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Germany braces for biggest strike in decades – Bild – RT World News

The country is set to be ‘paralyzed’ on Monday as public transport workers demonstrate for pay rises

Public transport across Germany will stop on Monday, potentially leaving the nation of 83 million in a state of “traffic chaos” the Bild warned on Sunday. What is being called the biggest national strike in decades has been organized by several powerful unions.

All long-distance rail services from Germany’s national rail operator, Deutsche Bahn, will be completely halted due to the strike, the company said. Regional train service will be significantly reduced, while short-distance city trains, known in Germany as S-Bahn, will also not operate, he added.

In seven German states – Baden-Württemberg, Hesse, Lower Saxony, North Rhine-Westphalia, Saxony, Rhineland-Palatinate and parts of Bavaria – local transport workers will also join the strike, which means that all bus, train and tram traffic will likely be paralyzed, German magazine Stern reported.

The country’s airport association, ADV, has already estimated that some 380,000 travelers will not be able to fly on Monday due to the strike. This comes ahead of the Easter holidays in Germany, which begin Monday in Lower Saxony and the city of Bremen.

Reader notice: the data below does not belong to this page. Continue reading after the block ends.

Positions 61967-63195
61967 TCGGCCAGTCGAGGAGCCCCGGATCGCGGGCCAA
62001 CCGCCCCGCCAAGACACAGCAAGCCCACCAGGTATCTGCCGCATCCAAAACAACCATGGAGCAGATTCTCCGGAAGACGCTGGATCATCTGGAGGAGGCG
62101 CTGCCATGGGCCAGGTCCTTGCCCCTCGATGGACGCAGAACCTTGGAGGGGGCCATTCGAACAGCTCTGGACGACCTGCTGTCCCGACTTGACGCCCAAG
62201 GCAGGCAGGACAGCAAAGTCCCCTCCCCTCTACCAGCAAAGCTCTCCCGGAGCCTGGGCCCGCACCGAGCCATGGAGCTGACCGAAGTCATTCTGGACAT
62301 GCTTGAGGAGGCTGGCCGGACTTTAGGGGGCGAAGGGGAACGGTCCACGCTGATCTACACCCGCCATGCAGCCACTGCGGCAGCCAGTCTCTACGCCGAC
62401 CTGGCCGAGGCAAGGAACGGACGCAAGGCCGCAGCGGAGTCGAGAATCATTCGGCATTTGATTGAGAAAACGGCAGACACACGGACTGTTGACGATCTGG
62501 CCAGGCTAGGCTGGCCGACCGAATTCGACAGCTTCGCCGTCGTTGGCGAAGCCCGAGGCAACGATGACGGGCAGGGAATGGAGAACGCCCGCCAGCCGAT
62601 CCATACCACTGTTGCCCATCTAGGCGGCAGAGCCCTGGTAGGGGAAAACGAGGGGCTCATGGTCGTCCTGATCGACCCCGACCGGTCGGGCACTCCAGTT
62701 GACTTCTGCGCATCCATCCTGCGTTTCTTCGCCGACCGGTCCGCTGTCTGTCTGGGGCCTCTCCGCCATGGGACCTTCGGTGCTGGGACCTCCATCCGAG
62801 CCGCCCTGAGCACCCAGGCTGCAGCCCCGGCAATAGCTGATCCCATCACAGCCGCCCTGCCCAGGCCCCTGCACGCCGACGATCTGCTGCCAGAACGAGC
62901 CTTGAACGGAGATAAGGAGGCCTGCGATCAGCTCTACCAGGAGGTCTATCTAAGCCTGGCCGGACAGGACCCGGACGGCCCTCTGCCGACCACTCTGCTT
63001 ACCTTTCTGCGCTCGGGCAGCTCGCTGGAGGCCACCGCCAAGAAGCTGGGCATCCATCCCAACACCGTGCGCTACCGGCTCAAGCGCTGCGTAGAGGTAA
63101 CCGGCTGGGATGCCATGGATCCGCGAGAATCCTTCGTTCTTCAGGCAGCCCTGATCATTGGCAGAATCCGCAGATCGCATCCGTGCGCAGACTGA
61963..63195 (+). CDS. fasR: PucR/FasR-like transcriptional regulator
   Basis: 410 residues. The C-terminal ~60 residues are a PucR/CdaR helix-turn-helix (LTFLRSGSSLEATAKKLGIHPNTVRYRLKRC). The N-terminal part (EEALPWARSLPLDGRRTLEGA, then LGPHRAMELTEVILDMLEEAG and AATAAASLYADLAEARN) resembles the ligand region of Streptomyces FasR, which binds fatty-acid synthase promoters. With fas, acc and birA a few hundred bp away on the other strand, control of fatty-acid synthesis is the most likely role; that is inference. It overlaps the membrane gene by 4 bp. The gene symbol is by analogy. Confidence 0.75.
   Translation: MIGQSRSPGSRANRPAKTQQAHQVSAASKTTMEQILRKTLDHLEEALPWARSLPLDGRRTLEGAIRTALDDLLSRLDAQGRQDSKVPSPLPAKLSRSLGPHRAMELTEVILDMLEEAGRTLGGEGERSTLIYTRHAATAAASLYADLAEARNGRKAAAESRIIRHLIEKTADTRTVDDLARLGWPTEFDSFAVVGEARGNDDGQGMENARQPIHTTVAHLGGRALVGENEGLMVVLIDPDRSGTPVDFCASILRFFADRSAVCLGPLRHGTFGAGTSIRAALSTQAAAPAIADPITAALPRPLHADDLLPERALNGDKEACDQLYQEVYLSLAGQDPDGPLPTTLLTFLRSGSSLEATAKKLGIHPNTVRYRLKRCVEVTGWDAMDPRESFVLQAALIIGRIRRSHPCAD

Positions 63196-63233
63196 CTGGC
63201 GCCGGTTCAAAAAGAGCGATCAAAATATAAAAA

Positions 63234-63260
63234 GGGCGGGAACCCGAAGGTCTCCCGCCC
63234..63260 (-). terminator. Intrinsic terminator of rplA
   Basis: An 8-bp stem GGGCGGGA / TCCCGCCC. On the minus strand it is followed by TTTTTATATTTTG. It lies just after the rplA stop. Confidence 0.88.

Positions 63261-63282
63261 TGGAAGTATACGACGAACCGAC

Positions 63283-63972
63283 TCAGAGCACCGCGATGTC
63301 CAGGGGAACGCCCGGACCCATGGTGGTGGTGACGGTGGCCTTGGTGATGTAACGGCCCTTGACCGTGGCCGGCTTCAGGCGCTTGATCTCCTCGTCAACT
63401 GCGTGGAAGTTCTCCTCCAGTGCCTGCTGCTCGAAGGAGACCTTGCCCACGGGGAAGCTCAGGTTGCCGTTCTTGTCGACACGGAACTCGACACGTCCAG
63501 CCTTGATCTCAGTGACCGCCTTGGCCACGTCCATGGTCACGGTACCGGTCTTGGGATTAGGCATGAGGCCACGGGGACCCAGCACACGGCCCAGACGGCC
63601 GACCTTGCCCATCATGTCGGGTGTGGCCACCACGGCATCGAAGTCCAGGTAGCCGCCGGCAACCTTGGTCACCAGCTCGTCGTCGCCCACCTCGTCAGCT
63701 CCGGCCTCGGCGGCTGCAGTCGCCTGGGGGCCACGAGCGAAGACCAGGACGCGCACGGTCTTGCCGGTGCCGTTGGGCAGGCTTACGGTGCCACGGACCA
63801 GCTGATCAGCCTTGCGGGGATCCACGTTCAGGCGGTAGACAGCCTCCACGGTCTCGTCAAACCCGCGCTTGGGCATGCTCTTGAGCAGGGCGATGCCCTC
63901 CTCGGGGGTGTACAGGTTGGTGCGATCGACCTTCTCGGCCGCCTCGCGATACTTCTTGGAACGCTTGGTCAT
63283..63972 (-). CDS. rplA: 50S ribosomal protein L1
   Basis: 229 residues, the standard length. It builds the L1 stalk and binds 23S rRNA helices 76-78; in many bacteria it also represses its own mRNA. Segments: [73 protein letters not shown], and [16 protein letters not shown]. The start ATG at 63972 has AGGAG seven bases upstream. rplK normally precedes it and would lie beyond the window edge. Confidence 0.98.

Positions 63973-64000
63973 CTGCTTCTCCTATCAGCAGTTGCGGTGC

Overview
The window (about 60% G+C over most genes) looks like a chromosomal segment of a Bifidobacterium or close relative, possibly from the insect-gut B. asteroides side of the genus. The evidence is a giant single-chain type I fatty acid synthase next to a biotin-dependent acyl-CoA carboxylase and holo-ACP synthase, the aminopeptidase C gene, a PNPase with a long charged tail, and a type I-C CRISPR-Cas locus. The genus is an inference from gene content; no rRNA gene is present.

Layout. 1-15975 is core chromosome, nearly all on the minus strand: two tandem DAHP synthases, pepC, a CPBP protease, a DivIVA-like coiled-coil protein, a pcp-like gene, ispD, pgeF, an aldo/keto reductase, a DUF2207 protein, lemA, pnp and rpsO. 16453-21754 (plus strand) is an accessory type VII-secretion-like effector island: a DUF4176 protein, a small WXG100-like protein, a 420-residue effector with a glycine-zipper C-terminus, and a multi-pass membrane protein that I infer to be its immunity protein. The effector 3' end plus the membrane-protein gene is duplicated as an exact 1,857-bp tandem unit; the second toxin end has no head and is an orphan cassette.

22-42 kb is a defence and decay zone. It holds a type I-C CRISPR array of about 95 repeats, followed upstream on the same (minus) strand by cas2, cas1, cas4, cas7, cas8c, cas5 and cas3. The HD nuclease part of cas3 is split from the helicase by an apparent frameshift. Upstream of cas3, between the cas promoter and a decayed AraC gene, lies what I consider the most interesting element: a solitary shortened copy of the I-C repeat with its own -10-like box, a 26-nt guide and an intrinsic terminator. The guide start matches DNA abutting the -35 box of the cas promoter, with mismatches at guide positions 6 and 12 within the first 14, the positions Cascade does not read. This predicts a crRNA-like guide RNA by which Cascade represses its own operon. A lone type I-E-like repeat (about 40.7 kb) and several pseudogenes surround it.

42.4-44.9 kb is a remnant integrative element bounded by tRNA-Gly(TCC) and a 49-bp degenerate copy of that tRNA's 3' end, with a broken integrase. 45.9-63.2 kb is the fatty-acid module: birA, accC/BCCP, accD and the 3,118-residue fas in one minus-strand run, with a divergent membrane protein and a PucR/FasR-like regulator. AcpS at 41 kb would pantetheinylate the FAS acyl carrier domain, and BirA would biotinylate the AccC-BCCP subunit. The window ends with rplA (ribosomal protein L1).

Stern warned against “traffic chaos” on the highways, while Bild called the planned work stoppage “the worst strike in 31 years” adding that Germany last experienced something similar in 1992. Stern also described it as a “declaration of war against… the country’s infrastructure providers”.

The strike is the result of demands for wage increases by several large unions. The public services union, Verdi, is demanding a salary increase of 10.5%, but not less than €500 for some 2.5 million civil servants. The railway and transport union (EVG) is demanding a salary increase of 12% but not less than €650. Unions blame inflation and rising commodity prices for the crisis.

A “high enough” the minimum wage is required for low-to-middle-income employees to successfully weather the effects of price hikes, Verdi chief Frank Werneke told Bild. “They are the hardest hit by inflation. Everyone has to fill the fridge. Food prices have risen sharply, as have electricity and gas,” he argued.

Germany, along with other EU states, faced economic difficulties last year as the bloc embarked on a gradual reduction in its dependence on Russian energy supplies. Although the EU has not banned Russian pipeline imports, flows have declined significantly due to Ukraine-related sanctions and the sabotage of the Nord Stream pipeline. Earlier in March, the Ifo Institute for Economic Research warned that Germany could face a recession in 2023.

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